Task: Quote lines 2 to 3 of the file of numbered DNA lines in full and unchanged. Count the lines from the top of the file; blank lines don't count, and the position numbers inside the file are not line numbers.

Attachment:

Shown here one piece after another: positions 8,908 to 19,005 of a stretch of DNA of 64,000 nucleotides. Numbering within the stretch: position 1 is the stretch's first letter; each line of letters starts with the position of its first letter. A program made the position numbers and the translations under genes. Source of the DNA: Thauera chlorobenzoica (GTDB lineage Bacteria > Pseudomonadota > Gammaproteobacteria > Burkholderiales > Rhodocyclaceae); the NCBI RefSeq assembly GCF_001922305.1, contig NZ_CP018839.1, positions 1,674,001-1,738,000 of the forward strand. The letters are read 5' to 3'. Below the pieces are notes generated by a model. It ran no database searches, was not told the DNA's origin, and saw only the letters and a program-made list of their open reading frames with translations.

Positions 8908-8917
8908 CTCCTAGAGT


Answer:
Positions 8908-8917
8908 CTCCTAGAGT